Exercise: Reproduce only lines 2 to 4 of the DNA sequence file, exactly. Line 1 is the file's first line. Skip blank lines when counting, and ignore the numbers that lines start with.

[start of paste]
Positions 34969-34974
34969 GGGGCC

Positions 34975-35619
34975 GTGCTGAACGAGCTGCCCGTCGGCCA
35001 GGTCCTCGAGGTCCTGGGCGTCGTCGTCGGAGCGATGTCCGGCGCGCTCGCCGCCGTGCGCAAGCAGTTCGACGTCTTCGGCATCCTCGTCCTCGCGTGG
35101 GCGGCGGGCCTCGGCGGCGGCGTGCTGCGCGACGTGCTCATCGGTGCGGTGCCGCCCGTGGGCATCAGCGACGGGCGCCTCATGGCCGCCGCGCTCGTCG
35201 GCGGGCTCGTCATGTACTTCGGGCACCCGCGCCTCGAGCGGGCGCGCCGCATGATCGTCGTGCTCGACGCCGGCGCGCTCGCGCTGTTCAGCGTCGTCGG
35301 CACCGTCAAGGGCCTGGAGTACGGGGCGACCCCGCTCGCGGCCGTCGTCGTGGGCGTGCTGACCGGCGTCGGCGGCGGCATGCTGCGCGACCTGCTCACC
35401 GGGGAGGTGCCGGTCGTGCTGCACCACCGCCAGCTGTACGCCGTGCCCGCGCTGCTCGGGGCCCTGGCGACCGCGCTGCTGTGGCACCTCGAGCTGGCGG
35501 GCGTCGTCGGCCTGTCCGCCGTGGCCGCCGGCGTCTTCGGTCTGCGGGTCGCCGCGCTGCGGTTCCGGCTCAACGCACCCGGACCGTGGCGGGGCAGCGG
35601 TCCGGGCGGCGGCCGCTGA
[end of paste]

34969 GGGGCC

Positions 34975-35619
34975 GTGCTGAACGAGCTGCCCGTCGGCCA